DBCS         NODECK       DISPSIGN(COMPAT)
                         NODYNAM      NOEXPORTALL  NOFASTSRT
                         MAP          NOMDECK      NONAME
                         NOOFFSET     NOOPTFILE    OPTIMIZE(0)
                         RENT         RMODE(ANY)   SEQUENCE
                         SQLCCSID     NOSSRANGE    NOSTGOPT
                         TRUNC(STD)   NOVBREF      NOWORD

Other tools such as Serena StarTool FDM, Prince Load Analyzer, Edge Portfolio Analyzer and GSF LOADXREF can also help. The CBT website also has a sample program for determining compile options of some older COBOL compilers in file 552.

From here we compile our source into a different library, and compare the load modules. However we need to only compare our module. We ignore the Language Environment, CICS and other modules as they may have changed: few sites have access to older versions of Language Environment or similar modules. Again, AMBLIST comes to the rescue. Using the LISTLOAD OUTPUT=MODLIST, we can get a listing of our module:

RECORD# 1  TYPE 20 - CESD     ESDID 1        ESD SIZE 240     
      1    COBOL3    00(SD)   000000   07         1672      
      2    IGZCBSO   00(SD)   000778   06         1392      
      3    CEESTART  00(SD)   0006C8   07          176      
      4    CEEBETBL  00(SD)   0006A0   07           40      
      5    CEESG005  00(SD)   000688   07           24      
      6    CEEBXITA  0A(WX)   000000                           
      7    CEEBINT   00(SD)   0012D0   07            8      
      8    CEEBLLST  00(SD)   001270   07           92      
      9    CEEUOPT   0A(WX)   000000                         
     10    CEEBTRM   00(SD)   0011C8   07          164      
     11    CEEBPUBT  00(SD)   001158   07          112      
     12    IEWBLIT   0A(WX)   000000                             
     13    CEEMAIN   0A(WX)   000000                             
     14    CEEFMAIN  0A(WX)   000000                             
     15    CEEROOTA  0A(WX)   000000                             
RECORD# 2  TYPE 20 - CESD     ESDID 16       ESD SIZE 240     
     16    CEEROOTD  0A(WX)   000000                          
     17    CEEINT    03(LR)   000D98   06           21      

The first records of a traditional load module are the CESD records: an index to the modules in a load module. Our COBOL3 is at the top, and is 1672 bytes in length. So if the new and old modules are the same length, the chances are that they're the same module. You can also compare the modules AMBLIST can dump out the module contents. IBM Debug Tool also includes a load module comparison utility.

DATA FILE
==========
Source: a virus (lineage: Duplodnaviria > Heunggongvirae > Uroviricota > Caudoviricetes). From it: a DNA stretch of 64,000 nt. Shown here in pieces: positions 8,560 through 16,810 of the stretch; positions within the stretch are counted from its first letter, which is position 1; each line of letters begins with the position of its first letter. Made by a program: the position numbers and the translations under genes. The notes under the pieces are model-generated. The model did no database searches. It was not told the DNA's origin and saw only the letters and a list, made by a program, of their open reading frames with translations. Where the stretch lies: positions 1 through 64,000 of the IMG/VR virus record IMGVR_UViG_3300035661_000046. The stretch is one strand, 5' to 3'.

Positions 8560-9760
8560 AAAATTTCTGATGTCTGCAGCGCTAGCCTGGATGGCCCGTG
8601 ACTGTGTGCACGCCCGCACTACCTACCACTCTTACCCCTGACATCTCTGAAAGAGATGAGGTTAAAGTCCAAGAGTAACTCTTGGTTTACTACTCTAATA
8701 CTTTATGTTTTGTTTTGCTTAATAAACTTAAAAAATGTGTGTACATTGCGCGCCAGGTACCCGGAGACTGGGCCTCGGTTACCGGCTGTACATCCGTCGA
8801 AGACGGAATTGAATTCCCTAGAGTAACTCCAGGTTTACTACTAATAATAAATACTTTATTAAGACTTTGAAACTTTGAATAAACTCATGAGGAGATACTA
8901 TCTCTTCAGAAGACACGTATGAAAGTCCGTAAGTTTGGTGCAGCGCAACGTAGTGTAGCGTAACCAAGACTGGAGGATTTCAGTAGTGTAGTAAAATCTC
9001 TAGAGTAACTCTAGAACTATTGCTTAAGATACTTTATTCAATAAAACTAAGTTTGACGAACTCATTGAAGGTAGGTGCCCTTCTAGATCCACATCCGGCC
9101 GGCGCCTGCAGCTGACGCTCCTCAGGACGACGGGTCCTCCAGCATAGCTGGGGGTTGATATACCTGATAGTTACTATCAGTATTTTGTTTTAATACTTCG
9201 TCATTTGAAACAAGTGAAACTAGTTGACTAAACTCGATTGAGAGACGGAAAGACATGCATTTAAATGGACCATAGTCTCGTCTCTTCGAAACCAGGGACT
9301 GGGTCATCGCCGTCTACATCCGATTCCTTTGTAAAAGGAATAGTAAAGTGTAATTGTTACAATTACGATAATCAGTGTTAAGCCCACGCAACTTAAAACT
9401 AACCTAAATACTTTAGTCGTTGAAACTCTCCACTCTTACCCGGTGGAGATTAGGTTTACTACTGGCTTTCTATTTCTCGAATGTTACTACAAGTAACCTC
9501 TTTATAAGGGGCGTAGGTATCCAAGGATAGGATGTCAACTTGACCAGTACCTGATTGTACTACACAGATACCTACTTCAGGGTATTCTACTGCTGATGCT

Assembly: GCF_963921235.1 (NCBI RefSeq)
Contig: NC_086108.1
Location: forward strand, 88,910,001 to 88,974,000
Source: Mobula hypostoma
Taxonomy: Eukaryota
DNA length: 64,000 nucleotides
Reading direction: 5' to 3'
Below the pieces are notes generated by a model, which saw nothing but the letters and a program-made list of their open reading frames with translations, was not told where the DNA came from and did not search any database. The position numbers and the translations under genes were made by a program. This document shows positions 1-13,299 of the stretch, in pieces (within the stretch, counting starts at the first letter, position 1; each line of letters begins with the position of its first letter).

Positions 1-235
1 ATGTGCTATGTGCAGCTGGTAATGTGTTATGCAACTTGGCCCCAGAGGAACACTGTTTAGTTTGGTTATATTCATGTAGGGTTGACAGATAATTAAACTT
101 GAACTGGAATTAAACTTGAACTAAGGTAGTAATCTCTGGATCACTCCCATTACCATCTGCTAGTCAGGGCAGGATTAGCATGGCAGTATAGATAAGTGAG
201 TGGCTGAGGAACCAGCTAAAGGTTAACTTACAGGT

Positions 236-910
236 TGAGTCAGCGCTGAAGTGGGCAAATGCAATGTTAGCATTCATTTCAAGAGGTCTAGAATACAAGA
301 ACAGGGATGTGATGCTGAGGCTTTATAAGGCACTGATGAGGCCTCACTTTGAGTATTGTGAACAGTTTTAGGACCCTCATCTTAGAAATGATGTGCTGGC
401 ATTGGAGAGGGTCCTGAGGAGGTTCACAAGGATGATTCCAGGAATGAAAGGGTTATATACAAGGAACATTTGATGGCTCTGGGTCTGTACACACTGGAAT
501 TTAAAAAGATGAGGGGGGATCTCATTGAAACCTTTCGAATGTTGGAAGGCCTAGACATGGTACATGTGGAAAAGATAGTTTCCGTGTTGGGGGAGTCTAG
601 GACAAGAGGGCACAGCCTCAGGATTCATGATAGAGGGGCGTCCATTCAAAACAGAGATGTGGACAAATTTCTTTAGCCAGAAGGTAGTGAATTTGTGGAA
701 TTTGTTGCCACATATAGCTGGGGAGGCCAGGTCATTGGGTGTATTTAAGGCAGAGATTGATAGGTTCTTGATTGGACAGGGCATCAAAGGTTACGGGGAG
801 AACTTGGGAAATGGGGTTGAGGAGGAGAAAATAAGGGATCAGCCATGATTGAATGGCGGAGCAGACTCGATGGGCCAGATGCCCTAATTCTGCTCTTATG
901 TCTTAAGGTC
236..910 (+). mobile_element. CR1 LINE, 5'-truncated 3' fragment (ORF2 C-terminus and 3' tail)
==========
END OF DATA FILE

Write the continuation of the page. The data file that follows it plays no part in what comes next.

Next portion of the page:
Analyse the Load Module

A final possibility is to look more closely at the load module, and compare it to your source. This sounds crazy, as they look nothing alike. However there is information to be found. It won't give us everything, but can be used when choosing between different source code versions.

For example, using AMBLIST, you can get a list of all modules in a load module, including any included modules. Suppose we have one source that includes one module, and a second that includes two. Or one that includes MODA, and another that includes MODB. Using AMBLIST, we can see the included modules, and instantly determine which source we need. Constants are another option. We can find constant values such as strings in a load module by browsing it. Consider the following output from a load module browse:

BROWSE    DSTEP.LOADLIB(COBOL3)            Line 00000000 Col 301 380
Command ===>                                              Scroll ===> CSR 
******************************** Top of Data ****************************


******************************* Bottom of Data **************************

And the corresponding COBOL source:

PROCEDURE DIVISION.                                 
    DISPLAY "COBOL3 STARTING"                       
    IF   INPUT-NAME = " "                           
        MOVE "(NO NAME)" TO INPUT-NAME              
        DISPLAY "NO INPUT NAME"                     
        DISPLAY "DEFAULT NAME INPUT"                
        MOVE "(HAVE NAME)" TO INPUT-NAME            
    MOVE "(END NAME)" TO INPUT-NAME                 
    DISPLAY "COBOL3 ENDING".                        

Constants we use in our COBOL program are in clear text in our load module. Again, if we have two versions of a module: one with messages in English, another in Spanish, then a simple browse can determine which corresponds to a load module.

Other load module attributes can be similarly used, such as AMODE and RMODE, or even compile options.


The fact is that it is almost impossible to confirm that a particular source code was used to generate a load module. The only sure way is to recompile the source, and compare the resulting module with the original. However the source must be recompiled with the same compiler and version, compiler options, and copybooks and includes. In many cases this isn't an option. Outside of this, there are several ways to get a good estimate by analysing the load module and its corresponding source.

David Stephens

LongEx Quarterly is a quarterly eZine produced by Longpela Expertise. It provides Mainframe articles for management and technical experts. It is published every November, February, May and August.

The opinions in this article are solely those of the author, and do not necessarily represent the opinions of any other person or organisation. All trademarks, trade names, service marks and logos referenced in these articles belong to their respective companies.